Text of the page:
Posted on May 11th, 2010 by .

Mile End is a stylish, yet casual Montréal neighborhood. It’s also a dynamic community that could be used as a metaphor for our human possibility. That’s deep, no?

Allow me to explain.

Mile End is a district where people live together in harmony: Greek immigrants, Hasidic Jews and artsy hipsters coexist in one neighborly mélange of harmonious potential. I don’t want to toot our Montréal horn, but if we could use this as a template for all neighborhoods across the world, we would have a pretty darn hip and peaceful globe.

Spin, Pitchfork and The New York Times have all gushed about Mile End as the hotbed of Montréal indie music, cultural diversity and all things cool. In this ‘hood you’ll find relaxed cafés, designer boutiques, inspiring art, video game developers and arguably the best darn bagels in the world (check out this sweet deal for free bagels!).

The origins of the name “Mile End” are disputed. However many people believe that it is derived from the one-mile distance of the neighborhood’s south boundary (Mont Royal Ave) from Sherbrooke Street, which is one of Montréal’s most important streets. But despite the unconfirmed source of the name, it’s unanimously accepted that Mile End is Montréal’s hippest neighborhood.

Give yourself a day to explore Mile End.

Photo by Michel Gagnon



[coffee] Café Olympico – Café au lait and relaxed patio-lovin’ people.

[books] Drawn & Quarterly – Stellar bookstore featuring many locally produced stories, graphic novels and indie comics.

[drinks] Assommoir – Great drinks. Chill music. Delicious tapas.

[bagels] St. Viateur and Fairmount – Boiled in honey water, then baked in wood-burning ovens, the Mile End bagel is world famous.

[brunch] Sparrow – Casual, yet classy. Get there early to avoid a line.

[thrift shop] Local 23 & General 54 – Emergent, crafty local designers mixed with previously loved vintage treasures.

[local designer] BODYBAG by Jude – One of a kind, Montréal made, designer items.

[live music] Le Café Dépanneur or Casa del Popolo – Start at “Le Café Dépanneur” in the afternoon, and move to Casa del Popolo in the evening. Cheap eats at both locations.

[wine bar] Buvette Chez Simone – Always buzzing with locals, this is a great place for vino, some local cheeses and a glowing ambience.



Mile End Boundaries (arguable)

South: Mont Royal Avenue
North: Van Horne Avenue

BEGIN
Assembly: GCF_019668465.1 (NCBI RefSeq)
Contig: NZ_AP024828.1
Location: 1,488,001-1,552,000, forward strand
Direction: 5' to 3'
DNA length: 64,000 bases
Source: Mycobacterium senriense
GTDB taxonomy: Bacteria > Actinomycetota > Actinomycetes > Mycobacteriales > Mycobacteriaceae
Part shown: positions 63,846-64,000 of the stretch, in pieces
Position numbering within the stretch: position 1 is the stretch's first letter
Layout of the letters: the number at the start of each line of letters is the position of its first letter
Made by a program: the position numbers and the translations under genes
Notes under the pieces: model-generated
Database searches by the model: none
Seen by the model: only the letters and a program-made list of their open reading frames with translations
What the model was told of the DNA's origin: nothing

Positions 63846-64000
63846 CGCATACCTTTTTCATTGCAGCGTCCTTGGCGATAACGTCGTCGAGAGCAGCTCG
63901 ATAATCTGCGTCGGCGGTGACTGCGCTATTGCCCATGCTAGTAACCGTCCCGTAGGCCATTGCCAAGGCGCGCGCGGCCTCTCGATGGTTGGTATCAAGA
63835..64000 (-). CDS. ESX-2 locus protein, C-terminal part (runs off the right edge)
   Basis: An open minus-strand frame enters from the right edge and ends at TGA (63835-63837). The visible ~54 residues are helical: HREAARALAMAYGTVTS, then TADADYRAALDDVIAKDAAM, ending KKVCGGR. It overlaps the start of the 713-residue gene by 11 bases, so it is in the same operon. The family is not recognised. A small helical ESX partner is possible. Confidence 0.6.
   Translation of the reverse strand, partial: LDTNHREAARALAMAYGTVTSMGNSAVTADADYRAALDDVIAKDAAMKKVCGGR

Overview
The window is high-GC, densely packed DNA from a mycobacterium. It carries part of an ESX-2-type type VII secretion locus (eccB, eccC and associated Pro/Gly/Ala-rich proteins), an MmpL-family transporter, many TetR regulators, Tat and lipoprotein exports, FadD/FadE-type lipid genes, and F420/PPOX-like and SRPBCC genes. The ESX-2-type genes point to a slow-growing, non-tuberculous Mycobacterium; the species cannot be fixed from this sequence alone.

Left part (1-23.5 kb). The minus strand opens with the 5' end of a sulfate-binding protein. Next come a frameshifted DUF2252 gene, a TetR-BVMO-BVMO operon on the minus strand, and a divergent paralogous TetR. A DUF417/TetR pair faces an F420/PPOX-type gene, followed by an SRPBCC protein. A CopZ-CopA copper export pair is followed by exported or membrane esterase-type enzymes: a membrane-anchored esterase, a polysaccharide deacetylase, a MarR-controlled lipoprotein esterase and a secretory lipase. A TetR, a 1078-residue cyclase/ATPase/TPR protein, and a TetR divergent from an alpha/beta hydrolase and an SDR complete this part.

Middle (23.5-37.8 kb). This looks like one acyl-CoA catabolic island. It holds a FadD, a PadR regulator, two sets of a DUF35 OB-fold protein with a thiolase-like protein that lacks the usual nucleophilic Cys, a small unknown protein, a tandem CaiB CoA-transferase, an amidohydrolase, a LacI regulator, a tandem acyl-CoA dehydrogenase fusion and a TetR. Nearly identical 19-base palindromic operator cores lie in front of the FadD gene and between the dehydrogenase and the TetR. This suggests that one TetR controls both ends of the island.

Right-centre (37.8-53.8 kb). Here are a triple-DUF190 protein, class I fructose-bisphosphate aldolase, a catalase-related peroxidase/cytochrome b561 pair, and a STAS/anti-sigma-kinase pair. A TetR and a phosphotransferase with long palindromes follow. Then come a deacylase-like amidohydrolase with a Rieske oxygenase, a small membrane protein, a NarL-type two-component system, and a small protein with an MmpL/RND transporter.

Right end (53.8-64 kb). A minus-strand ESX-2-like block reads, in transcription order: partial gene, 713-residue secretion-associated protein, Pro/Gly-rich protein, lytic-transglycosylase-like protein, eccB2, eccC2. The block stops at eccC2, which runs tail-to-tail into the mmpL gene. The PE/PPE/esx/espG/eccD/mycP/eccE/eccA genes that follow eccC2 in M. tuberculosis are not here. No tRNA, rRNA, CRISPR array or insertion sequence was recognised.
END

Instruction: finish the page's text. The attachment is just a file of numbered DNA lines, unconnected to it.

East: Saint Laurent Boulevard
West: Durocher Avenue

montreal neighborhood

Insider Info: The streets of Montréal don’t actually run north/south or east/west. The urban grid is about 45 degrees off its axis.  Montréalers consider the river to flow from west to east, thus when you’re looking at a map, all roads running parallel to the river are considered west/east and all roads running perpendicular are considered north/south. Clear? Click on the map for a visual of this unique Montréal phenomenon.

Public Transit Access

Metro: Laurier or Rosemont Stations
Bus: #80


Have a favorite Mile End haunt that I’ve missed? Leave us a comment and let us know.


  1. shagetz

    / Dec 31st

    Your western boundary is incorrect – the western border of the Plateau is Hutchison. North of Saint Joseph the Plateau includes the street and both sidewalks but not the houses on the west side of the street, south of Saint Joseph it is both sides of the street including houses. I used to live on the northwest corner of Hutchison & Saint Joe, we had an Outremont mailing address.

  2. srm

    / May 12th

    There are 2 plateau’s
    check out your history of Montreal …

    Le Plateau has a core from Sherbrooke to Mount Royal and from Saint Denis to de Lormier.

    Everyone tries to expand the territory because it’s a hip to live in.

    There is also the arrondissement du Plateau Mont Royal which is now a Montreal district; not Le Plateau.

    Anyways does it really matter

  3. Mark ford

    / Aug 17th

    Really interesting reading about Mile End. My father was born in the district In 1918, living at 86 Fairmount Avenue and was baptised at the church of the ascension, now the library. But his family returned to Leeds UK in 1933 after their mothers death. Anyone know if I can find any census/death records for the area on the web.

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